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Quote of the Day - Beauty seen is never lost, God's colors all are fast. - John Greenleaf Whittier
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MIPTC's South Seas Journal: Underwater In Australia's Great Barrier Reef - Day Seven

Bright magenta. Deep neon blue. Screaming yellow. Ruby red. Glorious green. Dark, inky black. Oh yes, and orange like there's no tomorrow - orange that would easily put a highway worker's reflective vest to shame.

These adjectives do no justice to the underwater nouns in front of me. I simply can't describe the brilliance of the colors on the multitudes of fish circling Steve's Bommie, which is a sea mount where I spent my last day on the Great Barrier Reef scuba diving, starting at nearly 100' below the surface and ascending clockwise around the pinnacle.

But then there's the dull brown of the Wobblygon shark, sleepily hidden and barely squeezed in a six-foot long hole in the rock, almost perfectly blending into the sandy background with its strangely curved, short, fuzzy bearded whiskers on its snout, almost like singed nylon strands curling back toward its jaw.

And then there's the Rockfish, so perfectly camouflaged in a nearby but much smaller hole in the rock that the only way you really know it's there is to see its gills move ever so slightly, confirming this mess of three-dimensional pinkish red, white, brown, and sand skin is actually alive. The Army would do well to adopt such successful methods, especially given its foot-long, half-a-foot wide size - one of the largest I've ever seen.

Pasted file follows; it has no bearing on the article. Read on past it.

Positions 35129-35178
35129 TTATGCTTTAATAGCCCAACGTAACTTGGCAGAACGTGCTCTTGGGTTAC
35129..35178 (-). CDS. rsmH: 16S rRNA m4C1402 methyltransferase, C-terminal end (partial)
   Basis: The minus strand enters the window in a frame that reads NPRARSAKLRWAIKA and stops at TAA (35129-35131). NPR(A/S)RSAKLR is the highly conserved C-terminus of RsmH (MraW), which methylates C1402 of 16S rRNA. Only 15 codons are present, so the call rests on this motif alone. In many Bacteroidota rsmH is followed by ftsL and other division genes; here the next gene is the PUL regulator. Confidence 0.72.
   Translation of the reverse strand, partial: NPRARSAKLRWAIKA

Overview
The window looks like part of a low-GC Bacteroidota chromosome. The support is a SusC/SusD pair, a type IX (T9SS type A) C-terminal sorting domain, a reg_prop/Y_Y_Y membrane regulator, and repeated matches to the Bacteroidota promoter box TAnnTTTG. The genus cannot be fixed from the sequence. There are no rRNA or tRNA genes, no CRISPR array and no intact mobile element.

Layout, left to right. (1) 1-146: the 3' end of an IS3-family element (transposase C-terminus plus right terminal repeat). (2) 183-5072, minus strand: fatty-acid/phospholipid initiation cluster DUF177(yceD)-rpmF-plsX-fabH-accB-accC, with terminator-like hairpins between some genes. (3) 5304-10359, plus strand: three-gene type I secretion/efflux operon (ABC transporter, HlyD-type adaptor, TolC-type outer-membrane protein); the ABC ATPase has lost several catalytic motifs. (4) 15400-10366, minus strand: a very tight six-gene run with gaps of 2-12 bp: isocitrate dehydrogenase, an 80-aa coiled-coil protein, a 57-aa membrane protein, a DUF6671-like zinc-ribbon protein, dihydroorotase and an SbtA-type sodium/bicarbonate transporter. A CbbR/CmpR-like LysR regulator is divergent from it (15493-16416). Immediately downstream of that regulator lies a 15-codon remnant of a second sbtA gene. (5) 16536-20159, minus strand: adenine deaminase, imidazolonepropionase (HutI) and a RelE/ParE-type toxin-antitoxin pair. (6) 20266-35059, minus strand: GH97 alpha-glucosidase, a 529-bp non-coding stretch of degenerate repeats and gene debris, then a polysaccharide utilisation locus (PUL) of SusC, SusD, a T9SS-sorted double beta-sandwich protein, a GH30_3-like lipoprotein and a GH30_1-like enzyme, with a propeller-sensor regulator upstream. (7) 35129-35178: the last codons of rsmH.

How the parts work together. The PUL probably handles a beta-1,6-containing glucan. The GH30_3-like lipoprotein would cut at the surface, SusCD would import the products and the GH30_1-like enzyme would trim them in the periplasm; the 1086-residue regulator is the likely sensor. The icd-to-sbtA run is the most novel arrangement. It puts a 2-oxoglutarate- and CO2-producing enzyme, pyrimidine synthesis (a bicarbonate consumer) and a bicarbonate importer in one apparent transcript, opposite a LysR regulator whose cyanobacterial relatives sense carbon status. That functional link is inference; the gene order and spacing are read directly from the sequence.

Then there's the blood-red anemone, smoothly swirling around to and fro mocking the waves above, which hosts an equally blood-red anemone clownfish to protect it. Swimming in stark contrast to the red clownfish, next appears the ubiquitous orange and white-striped Nemo clownfish protecting an orange anemone, as equally brilliant as Nemo.

The anemones you may have seen in salt-water aquariums are no match for those in the wilds of the Reef. The ones in tanks are small typically measured in inches, and the ones in the wild extend up to four or five feet in width, and accommodate as many as ten anemone fish.

The namesake for the bommie (underwater sea mount), Steve, has a memorial plaque in his name gently resting on the top of the lower bommie. I can't imagine a more fitting memorial for a scuba diver.

You can see photos of the site here, which just about says it all.

Printer friendly page Permalink Email to a friend Posted by J. Craig Williams on Monday, April 02, 2007 at 03:51 Comments Closed (0) |
 
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